Video Nasties Live Debate From 1984

Video Nasties Live Debate From 1984

It used to be really popular in Britain when I was growing up for the hottest topics of the day to be debated and discussed live in a studio with experts on a stage and an audience who would ask questions and contribute. A famous example is the debate regarding certain religious figures calling for the Monty Python movie The Life Of Brian to be banned on the grounds of blasphemy. John Cleese and Michael Palin debated the issue with Roman Catholic journalist and satirist Malcolm Muggeridge and the Bishop of Southwark, Mervyn Stockwood.

A debate that was televised in 1984 regarded the Video Nasties furore and I actually remember watching it at the time! The link is below.

It’s so great to see representatives from both sides of the argument being in the studio and arguing their cases (notice those against the release of horror movies trying to talk over those who wanted them to be released).

I read Martin Barker’s seminal book Video Nasties around this time as I did the publication of Clifford Hill’s flawed study to see just how many kids falsely claimed to have seen the hotly debated cinematic shockers such as The Evil Dead and The Driller Killer.

VideoNastiesMartinBarker
A seminal text
VideoViolenceandChildren
A deeply flawed study

There’s also great footage of a video store of the time, a very funny reenactment of children watching said Video Nasties and some hilariously macabre music to accompany this. This creepy music is even played over the start of the TV debate.

But my favourite line from the whole programme must be MP Graham Bright asserting that these corrupting films not only affect children but also dogs. I do remember my dog at the time being somewhat murderous after we all watched Nightmares In A Damaged Brain for the first time but that might be because we had forgotten to feed her.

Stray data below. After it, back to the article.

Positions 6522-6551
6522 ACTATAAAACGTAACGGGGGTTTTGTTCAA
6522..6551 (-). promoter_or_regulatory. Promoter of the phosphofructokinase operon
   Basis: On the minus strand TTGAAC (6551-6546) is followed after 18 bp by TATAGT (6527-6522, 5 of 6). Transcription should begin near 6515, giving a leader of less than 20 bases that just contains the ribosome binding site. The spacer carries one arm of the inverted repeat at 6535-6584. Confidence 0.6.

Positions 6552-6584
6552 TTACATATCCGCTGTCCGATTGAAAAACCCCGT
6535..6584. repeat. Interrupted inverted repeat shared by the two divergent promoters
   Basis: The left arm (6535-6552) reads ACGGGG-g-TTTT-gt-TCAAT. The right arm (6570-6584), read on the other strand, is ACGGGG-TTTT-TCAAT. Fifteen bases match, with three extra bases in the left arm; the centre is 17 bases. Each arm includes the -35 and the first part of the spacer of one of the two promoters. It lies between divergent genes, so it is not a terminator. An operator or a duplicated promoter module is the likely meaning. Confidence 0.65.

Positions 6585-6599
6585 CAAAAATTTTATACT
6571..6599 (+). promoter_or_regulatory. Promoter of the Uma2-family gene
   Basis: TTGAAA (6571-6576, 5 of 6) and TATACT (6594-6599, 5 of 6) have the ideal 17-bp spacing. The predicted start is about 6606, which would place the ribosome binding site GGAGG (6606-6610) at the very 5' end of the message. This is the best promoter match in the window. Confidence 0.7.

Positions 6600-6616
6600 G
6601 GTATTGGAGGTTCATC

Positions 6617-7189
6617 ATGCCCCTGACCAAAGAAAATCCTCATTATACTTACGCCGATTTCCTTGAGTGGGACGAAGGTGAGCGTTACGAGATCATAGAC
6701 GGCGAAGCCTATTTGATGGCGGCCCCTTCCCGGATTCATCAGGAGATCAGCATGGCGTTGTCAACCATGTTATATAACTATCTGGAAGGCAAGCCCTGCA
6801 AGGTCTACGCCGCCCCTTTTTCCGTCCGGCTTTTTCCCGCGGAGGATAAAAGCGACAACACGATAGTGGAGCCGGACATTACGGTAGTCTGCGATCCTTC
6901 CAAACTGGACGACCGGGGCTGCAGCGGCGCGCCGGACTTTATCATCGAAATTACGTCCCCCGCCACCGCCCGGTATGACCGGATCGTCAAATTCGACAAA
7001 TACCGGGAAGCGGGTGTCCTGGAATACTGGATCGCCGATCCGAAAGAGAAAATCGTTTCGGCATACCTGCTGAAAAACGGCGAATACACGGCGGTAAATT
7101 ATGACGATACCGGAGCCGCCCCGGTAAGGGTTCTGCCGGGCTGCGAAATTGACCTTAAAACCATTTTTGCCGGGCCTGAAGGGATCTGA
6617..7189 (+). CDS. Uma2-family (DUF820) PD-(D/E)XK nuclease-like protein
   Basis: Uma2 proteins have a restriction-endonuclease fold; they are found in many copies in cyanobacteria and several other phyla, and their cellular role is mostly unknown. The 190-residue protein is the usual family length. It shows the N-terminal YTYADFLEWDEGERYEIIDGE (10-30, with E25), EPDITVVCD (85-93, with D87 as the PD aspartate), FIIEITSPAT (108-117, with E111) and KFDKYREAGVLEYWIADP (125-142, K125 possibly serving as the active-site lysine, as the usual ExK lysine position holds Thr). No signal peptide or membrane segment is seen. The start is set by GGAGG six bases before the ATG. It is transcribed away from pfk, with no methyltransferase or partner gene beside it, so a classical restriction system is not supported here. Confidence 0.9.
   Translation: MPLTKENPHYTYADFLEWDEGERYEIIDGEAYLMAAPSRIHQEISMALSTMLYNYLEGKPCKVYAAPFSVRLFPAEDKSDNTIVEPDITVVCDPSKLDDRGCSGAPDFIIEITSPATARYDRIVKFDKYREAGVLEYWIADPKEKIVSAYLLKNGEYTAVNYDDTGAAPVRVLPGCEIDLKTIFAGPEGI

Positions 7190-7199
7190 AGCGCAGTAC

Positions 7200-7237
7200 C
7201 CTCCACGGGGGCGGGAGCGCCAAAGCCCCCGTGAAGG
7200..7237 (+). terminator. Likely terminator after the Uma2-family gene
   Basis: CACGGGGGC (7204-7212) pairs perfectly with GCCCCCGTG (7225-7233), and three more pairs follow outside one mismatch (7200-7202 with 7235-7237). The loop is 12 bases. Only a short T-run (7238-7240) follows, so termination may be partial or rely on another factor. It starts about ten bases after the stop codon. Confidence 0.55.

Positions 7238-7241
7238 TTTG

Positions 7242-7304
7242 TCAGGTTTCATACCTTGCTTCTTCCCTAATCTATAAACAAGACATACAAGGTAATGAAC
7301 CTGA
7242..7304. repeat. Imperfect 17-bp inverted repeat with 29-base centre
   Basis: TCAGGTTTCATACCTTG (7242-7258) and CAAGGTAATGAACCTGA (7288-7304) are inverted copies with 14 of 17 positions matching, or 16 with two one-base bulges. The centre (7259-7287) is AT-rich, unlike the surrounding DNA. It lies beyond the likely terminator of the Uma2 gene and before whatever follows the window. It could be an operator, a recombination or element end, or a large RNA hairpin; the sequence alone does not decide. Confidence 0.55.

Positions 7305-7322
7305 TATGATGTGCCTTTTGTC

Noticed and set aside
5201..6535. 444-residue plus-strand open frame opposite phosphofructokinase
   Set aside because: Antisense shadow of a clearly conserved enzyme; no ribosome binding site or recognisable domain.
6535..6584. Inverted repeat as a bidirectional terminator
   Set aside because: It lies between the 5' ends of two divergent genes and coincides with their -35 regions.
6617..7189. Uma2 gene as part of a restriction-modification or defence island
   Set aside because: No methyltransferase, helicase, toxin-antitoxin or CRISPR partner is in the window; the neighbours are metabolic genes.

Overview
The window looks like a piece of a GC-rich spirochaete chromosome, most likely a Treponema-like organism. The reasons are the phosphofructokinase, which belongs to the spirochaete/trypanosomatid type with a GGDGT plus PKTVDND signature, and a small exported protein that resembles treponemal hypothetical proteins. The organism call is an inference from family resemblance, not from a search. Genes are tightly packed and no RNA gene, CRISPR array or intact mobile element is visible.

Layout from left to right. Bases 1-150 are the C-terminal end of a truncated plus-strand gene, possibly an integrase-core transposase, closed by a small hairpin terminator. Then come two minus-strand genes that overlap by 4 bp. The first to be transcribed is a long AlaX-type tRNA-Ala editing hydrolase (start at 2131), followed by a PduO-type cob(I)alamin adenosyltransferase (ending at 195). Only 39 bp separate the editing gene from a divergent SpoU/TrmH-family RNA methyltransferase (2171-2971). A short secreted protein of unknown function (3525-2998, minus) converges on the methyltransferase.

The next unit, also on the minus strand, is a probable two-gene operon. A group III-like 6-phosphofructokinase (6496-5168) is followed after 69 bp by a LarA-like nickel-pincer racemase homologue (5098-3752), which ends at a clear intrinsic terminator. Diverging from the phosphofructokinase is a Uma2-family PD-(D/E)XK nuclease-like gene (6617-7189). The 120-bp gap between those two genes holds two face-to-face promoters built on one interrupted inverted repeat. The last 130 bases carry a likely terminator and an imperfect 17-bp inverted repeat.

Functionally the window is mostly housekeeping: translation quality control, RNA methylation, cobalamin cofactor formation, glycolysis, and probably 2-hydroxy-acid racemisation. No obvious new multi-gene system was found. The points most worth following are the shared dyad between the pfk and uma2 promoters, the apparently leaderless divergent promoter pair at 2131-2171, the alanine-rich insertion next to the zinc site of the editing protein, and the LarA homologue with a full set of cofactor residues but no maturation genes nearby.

KeepNastiesFromOurKids

The hysteria of the time must be unbelievable for people to comprehend in 2021 but these horror movies were Public Enemy Number 1 at the time and this moral panic lasted for years. I remember a local newspaper article complaining about the evil effects of horror movies in 1987 which launched an avalanche of angry and disapproving readers’ letters in the next issue. The editor noted that not one letter standing up for the movies had been received.

And of course, the whole furore erupted again in 1993 after James Bulger was abducted and murdered with Child’s Play 3 becoming the 90’s version of The Evil Dead and a target of society’s scorn and bile.

Thankfully common sense prevailed. Or could this hysteria happen again?

This programme is here and my Video Nasties documentary playlist is here.

Poster of the Week- Maniac (1980)

Poster of the Week- Maniac (1980)

I can still remember the first time I saw the poster for Maniac. The killers legs and crotch, his hand holding a severed head, his other holding a knife with the tagline of ‘I WARNED YOU NOT TO GO OUT TONIGHT’ in the deranged scrawl of a psychopath. What was not to like for a horror/exploitation film fan?

ManiacPoster

I actually first saw the poster in a film magazine in the mid 80’s. Maniac was actually banned when it was submitted for cinema release in 1981. It was also banned when submitted for video release in 1998. It was then cut by 58 seconds when it was resubmitted for video release in 2002. And all of this brouhaha was only what happened in the UK. 

In the US it wasn’t just the film that sparked protests, pickets and disapproving TV programme segments but also the poster as even that was seen as being so massively offensive! Now that’s style! More can be seen about the moral panic regarding the film here.

Some theaters would only carry censored posters outside their cinemas.

ManiacCensoredPoster

In fact, the L.A. Times wouldn’t even carry any advertising for the film. The film’s marketing department used that fact as the basis for another poster! ‘See the film The L.A. Times won’t carry ads for!’ All publicity is great publicity especially for an exploitation film. As if there could have been a higher kind of recommendation. 

I finally got to see the uncut film many years after first seeing the classic poster. Was the film as good as the poster? No. It was even better. Maniac is the grimier cousin of Taxi Driver and is not a million miles away from a film like The New York Ripper. Noo Yawk is especially fun on film when it’s crime-ridden and more like Gotham than Disneyland.